Student Perspectives

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Scott Breunig

Princeton’s Molecular Biology graduate program has offered me a wide spectrum of choices for both research and coursework. I've been able to work with professors from different fields and departments and finally chose to continue my research as part of a joint project with the Chemistry and Ecology and Evolutionary Biology departments. The Lewis-Sigler Institute for Integrative Genomics engenders such collaboration, and reflects the rule rather than the exception at Princeton. The constant flow of speakers invited to Princeton from a wide array of research interests further stimulates cross-disciplinary investigations. Course offerings follow this interdisciplinary theme, and they are often taught by more than one professor, bringing classic biology and new techniques and ideas together. While some classes involve a large proportion of first-year graduate students, others are much smaller or include students from other departments and often promote a discussion-based curriculum. I love Princeton’s proximity to my East Coast home and a large number of major cities, as well as the Jersey Shore and even a chance to get away for a weekend and ski. The ease of getting to major airports makes domestic and worldwide travel easy and inexpensive. The Princeton campus hosts a number of events through the year thanks to a large on-campus undergraduate population, including performing arts, intramural leagues and world-renowned speakers. If you have any questions about the program or Princeton in general, feel free to email me.  —Scott Breunig

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Marshall Reeves

From the day I arrived at Princeton, I have been able to pursue my interest in interdisciplinary biology to the full extent.  In a single day, I may be taught historic microbial genetics, develop tools for computational analysis, and discuss modern papers on the cutting edge of genomic all with leaders in these fields. The educational atmosphere at Princeton nurtures my desire to branch out from my comfort zone by providing opportunities such as interdisciplinary courses, lectures, and journal clubs. At my undergraduate university, being on the border between disciplines was difficult or even impossible.  At Princeton, it is accepted and even encouraged.  The Lewis-Sigler Institute for Integrative Genomics proves this by involving diverse faculty members from Physics, Computer Science, Chemistry, Ecology and Evolutionary Biology, and Engineering in addition to Molecular Biology.  Princeton has allowed me to realize what kind of science really drives and excites me.I enjoy the graduate student life unique to the Princeton Graduate College.  Social events, intramural sports, dining, and graduate organizations foster strong relationships with fellow graduate students.  Moreover, the Molecular Biology Department's activities work to form a close student community within the department itself.Coming to Princeton was the best decision I made to enhance my academic creativity. If you have any questions, please feel free to contact me. —Marshall Reeves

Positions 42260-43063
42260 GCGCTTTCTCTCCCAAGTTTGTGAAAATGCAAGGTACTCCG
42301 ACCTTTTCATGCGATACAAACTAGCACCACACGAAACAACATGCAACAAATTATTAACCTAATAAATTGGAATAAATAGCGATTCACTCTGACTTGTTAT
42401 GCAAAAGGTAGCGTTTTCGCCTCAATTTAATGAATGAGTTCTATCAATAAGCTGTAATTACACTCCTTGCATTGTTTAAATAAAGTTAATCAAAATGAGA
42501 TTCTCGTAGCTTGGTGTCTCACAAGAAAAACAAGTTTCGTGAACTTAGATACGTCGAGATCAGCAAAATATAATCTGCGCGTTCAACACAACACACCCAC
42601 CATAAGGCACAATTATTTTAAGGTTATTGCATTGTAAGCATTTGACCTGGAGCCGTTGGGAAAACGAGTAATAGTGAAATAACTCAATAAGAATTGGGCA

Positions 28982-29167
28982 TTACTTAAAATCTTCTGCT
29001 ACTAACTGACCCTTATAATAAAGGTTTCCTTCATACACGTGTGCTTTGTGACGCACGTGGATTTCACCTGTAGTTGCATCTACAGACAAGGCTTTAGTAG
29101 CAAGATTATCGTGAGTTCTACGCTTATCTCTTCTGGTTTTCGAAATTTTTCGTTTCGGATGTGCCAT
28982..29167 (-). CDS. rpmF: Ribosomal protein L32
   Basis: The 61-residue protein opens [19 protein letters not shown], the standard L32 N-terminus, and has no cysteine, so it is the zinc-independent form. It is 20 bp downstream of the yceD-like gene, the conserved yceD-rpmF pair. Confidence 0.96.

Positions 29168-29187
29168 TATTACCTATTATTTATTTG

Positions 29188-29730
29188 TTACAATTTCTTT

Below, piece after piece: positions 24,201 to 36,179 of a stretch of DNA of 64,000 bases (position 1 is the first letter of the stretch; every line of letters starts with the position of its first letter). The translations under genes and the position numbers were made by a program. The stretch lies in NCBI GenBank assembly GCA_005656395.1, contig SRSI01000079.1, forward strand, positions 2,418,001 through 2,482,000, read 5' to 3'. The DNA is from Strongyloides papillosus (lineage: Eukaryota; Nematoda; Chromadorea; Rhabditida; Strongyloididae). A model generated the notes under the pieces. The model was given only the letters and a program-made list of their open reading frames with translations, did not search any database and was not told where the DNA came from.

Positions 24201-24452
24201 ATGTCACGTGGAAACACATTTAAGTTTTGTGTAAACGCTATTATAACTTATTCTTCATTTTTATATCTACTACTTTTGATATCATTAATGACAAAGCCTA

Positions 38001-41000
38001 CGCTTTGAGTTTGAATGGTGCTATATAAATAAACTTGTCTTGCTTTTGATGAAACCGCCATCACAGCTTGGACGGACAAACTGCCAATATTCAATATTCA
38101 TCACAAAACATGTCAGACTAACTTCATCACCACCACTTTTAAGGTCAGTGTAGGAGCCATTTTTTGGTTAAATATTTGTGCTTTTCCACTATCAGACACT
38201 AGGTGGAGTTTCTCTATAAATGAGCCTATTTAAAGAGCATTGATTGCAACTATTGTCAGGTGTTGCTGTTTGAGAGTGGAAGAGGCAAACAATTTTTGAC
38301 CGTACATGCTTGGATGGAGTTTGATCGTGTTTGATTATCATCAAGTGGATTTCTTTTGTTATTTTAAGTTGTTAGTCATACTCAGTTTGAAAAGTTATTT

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Erin Haley

I am one of the first group of MD/PhD dual degree candidates to begin at Princeton. I’m thrilled with the reception I’ve received—the sincere interest in the motivations of an MD/PhD student, interactions about how translational research can be successfully carried out and implemented in the clinical setting, and the desire of Molecular Biology students and faculty to discuss the philosophical reasoning for studying basic science within the context of medicine.  I often remind myself that our basic science research is setting the groundwork for the clinical advances of the future in a very concrete way. A quick look at the research interests of various faculty members—cancer biology, virology, bacterial communication, parasitic virulence, stem cell biology, evolution, computer modeling of biological systems, and metabolomics (just to name a few)—reminds me that our research at the bench is completely invaluable and intimately tied to an innate desire to understand disease, cure illness, and save human lives.  I have been amazed by the collaborative efforts and generosity of the department. I know that the relationships forged between experts in many different fields are the most compelling reason that the research done at Princeton is so well received and highly respected within the scientific community. I have great hopes that my small contribution to the scientific community at large will be magnified by the strength of collaborative interactions with other researchers at Princeton as we generate answers to the unknown details of biology and their relationship with human disease.  —MD/PhD student UMDNJ